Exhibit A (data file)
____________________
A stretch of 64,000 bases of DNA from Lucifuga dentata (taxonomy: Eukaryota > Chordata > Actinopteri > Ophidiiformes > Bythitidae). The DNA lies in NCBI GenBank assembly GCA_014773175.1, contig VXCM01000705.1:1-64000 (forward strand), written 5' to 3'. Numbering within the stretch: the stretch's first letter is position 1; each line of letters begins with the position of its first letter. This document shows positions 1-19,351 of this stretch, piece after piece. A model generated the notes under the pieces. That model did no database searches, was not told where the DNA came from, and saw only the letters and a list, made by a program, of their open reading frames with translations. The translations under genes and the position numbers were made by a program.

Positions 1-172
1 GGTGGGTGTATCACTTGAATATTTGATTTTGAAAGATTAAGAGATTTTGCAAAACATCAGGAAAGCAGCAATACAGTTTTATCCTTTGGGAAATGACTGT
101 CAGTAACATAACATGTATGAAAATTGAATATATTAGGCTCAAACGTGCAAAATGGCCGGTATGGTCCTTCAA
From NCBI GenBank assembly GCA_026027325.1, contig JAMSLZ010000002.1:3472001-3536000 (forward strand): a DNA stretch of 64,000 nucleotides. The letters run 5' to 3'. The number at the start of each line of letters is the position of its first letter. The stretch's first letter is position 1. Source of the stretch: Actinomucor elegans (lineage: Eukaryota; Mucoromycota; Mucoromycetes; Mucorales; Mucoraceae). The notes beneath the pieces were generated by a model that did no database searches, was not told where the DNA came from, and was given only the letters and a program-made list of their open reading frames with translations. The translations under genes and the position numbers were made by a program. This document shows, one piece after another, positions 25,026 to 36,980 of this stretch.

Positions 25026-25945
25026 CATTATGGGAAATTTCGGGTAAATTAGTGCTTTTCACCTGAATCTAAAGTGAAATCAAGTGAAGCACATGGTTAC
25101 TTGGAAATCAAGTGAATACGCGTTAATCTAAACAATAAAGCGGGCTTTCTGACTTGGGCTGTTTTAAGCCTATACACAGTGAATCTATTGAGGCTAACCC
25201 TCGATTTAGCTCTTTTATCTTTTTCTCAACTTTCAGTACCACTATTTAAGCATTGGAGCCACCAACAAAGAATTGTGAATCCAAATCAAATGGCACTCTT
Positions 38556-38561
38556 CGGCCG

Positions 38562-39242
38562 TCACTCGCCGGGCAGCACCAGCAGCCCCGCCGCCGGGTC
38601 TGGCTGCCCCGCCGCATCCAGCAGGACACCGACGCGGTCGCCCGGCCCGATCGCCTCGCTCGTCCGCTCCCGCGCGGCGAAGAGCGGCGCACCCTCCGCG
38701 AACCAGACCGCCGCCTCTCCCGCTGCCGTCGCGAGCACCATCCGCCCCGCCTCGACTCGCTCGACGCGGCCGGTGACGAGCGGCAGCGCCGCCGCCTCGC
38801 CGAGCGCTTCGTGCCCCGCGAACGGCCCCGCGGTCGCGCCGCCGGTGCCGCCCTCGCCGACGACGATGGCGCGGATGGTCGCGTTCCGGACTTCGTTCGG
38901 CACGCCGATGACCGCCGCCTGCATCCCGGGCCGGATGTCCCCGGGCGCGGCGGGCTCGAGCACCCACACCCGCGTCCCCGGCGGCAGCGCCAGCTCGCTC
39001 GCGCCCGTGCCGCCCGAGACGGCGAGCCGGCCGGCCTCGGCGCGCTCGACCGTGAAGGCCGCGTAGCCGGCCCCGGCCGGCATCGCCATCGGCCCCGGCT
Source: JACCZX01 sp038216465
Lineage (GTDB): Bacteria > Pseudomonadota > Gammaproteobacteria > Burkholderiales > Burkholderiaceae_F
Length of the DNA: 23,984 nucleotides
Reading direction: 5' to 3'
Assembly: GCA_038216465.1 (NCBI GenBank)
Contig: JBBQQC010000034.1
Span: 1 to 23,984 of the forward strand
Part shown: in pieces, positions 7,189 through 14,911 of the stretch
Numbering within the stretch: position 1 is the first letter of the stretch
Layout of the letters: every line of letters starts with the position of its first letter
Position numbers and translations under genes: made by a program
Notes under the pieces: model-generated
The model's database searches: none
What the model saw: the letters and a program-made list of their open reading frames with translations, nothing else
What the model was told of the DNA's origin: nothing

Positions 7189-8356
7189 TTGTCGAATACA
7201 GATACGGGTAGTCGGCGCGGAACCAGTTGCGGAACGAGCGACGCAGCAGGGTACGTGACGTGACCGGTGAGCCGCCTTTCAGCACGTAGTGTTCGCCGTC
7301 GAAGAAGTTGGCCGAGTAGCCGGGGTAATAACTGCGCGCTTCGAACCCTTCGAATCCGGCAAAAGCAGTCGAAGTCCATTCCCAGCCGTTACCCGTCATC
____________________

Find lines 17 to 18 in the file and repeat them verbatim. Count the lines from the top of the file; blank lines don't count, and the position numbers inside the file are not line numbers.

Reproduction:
38901 CACGCCGATGACCGCCGCCTGCATCCCGGGCCGGATGTCCCCGGGCGCGGCGGGCTCGAGCACCCACACCCGCGTCCCCGGCGGCAGCGCCAGCTCGCTC
39001 GCGCCCGTGCCGCCCGAGACGGCGAGCCGGCCGGCCTCGGCGCGCTCGACCGTGAAGGCCGCGTAGCCGGCCCCGGCCGGCATCGCCATCGGCCCCGGCT